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Easy Access Card for guests with health impairments

The Easy Access Card allows you to use the special entrances of the attractions within the two theme parks in Disneyland Paris. However, this pass does not give immediately access. If you have an Easy Access Card, you and your companions will be assigned a return time.

Where can I get the Easy Access Pass?
To get the Easy Access Pass, you must present a medical certificate confirming one of the 30 long-term illnesses officially recognized in France.
The certificate must be written in English or French and include the doctor's signature and stamp, as well as the actual number of the long-term illness (see list below). In addition, it must not be older than three months at the time of travel.The Easy Access Card is available at City Hall in Disneyland Park (under the Railroad Station to the left), at Studio Services in Walt Disney Studios Park (located just past the entrance on the right), at the register 2 at Disneyland Park (if open), register 1 at Walt Disney Studios Park, or at the concierge desk at your Disney hotel.The Easy Access Card will be issued to you and up to four companions. The companions are not listed by name, so there is quite a bit of flexibility to switch out the accompanying persons, which is a plus for families or small travel groups.To use this pass, you must use the exit of the attractions (which is usually the dedicated entrance for people with disabilities) as the entrance and show the card to the cast member working there. He will show you the way or accompany you.The exits are designed in such a way that there are no major obstacles to overcome, so you can easily pass them. As a rule, a cast member will make sure that you can take a seat in the chosen ride as soon as possible.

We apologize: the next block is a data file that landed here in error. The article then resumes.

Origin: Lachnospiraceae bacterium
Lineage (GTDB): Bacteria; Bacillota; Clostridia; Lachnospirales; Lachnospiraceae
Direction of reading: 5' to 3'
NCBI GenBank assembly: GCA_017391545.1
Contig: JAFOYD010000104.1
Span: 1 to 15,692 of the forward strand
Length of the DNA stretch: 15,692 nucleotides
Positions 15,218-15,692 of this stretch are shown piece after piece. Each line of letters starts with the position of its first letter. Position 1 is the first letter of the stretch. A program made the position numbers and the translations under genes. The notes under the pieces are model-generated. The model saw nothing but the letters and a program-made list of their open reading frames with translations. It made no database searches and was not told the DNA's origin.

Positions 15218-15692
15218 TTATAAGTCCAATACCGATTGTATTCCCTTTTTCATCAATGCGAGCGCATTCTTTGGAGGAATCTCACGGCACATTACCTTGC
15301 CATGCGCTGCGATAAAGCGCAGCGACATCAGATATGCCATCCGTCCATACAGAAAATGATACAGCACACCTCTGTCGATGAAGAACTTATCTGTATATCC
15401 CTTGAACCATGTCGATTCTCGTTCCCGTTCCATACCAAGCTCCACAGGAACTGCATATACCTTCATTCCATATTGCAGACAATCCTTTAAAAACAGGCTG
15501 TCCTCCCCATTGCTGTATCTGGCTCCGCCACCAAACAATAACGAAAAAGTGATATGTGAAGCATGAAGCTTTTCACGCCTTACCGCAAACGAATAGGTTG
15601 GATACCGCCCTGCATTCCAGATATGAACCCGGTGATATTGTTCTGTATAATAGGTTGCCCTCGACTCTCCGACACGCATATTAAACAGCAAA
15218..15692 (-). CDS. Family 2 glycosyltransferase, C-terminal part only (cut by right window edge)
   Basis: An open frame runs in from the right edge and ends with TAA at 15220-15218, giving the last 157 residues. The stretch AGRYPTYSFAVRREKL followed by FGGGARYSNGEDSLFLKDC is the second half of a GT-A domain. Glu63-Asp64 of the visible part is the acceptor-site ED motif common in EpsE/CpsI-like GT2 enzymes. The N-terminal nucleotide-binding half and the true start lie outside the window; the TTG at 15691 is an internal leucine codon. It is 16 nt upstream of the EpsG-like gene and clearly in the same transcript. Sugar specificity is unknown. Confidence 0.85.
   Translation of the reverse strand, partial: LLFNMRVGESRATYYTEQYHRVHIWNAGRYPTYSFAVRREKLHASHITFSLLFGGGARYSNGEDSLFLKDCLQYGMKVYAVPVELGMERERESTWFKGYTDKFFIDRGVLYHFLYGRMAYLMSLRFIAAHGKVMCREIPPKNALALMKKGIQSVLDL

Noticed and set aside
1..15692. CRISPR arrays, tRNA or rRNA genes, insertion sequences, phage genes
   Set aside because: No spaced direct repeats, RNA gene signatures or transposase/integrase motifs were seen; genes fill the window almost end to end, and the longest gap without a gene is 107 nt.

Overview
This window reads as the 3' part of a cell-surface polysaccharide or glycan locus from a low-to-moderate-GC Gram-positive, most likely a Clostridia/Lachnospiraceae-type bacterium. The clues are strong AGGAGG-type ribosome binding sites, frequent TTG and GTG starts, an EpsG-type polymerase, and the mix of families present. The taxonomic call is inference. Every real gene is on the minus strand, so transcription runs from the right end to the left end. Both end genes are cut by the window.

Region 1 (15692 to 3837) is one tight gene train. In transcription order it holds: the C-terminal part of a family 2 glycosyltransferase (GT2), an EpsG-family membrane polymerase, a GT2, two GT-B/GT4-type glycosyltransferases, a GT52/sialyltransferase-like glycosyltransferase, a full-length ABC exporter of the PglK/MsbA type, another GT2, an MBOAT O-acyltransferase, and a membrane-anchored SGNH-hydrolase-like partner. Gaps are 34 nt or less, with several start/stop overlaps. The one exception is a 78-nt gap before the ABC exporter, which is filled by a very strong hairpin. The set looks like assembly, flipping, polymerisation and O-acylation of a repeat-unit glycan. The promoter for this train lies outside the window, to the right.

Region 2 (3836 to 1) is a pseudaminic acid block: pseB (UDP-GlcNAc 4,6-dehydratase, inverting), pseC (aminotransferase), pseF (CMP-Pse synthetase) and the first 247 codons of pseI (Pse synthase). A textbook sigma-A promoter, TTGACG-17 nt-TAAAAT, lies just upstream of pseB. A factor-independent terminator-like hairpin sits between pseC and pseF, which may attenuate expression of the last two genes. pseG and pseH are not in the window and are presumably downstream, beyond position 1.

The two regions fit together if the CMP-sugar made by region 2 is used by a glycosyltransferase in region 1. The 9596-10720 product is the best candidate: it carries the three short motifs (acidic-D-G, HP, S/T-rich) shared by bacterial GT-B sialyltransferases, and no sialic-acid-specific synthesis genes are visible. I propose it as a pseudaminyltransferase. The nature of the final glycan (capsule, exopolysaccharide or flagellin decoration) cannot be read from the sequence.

Access to parades & shows with the Easy Access Pass

Access to the separate areas for disabled visitors at the parade or other shows is not possible with the Easy Access Card, as there is only limited space available. Also, the Easy Access Card cannot be used for Character Meet & Greets.
We recommend keeping an eye on wait times and do not use this card at attractions where there is only a few minutes wait.

Planning, Travel, onsite: Disneyland Paris with disabilities Video (English subittles)

Disneyland Paris is a magical place for everbody, as they try to make everything possible, including for people with disabilities. Our video explains how best to plan a trip to Disneyland Paris if you or someone travelling with you has a disability or a temporary impairment and what options are available to you during your stay.

List of the 30 Long Term Illnesses (LTI)

1. Debilitating stroke.
2. Bone marrow aplasia and other chronic types of cytopenia.
3. Chronic arterial disease with ischemic events.
4. Complicated schistosomiasis.
5. Chronic heart failure, chronic heart valve disease, serious heart arrhythmia, chronic congenital heart disease.
6. Chronic liver disease and cirrhosis.
7. Severe primary immunodeficiency disorder requiring long-term treatment, human immunodeficiency virus (HIV).
8. Type 1 diabetes and type 2 diabetes.
9. Severe neurological and muscular disorders (including myopathy), severe epilepsy.
10. Haemoglobinopathy, chronic constitutional/severe acquired haemolysis.
11. Haemophilia and severe constitutional haemostatic disorders.
12. Severe arterial hypertension. This LTI was removed from the list in 2011.
13. Coronary artery disease.
14. Acute/chronic respiratory failure.
15. Leprosy.
16. Parkinson's disease. .B. Severe arterial hypertension was removed from the list of LTI by the decree of 24 June 2011
17. Inherited metabolic disorders requiring long-term specialised treatment.
18. Cystic fibrosis.
19. Acute/chronic nephropathy and primary nephrotic syndrome.
20. Paraplegia.
21. Periarteritis nodosa, acute disseminated lupus erythematosus, progressive systemic sclerosis.
22. Severe progressive rheumatoid arthritis
23. Long-term psychiatric disorders.
24. Ulcerative colitis and progressive Crohn's disease.
25. Multiple sclerosis.
26. Progressive structural scoliosis (where the curve is 25 degrees of more) through to spinal maturity.
27. Severe ankylosing spondylitis.
28. Organ transplant disorders.
29. Active tuberculosis.
30. Malignant tumour, lymphoma or haematopoietic cancer.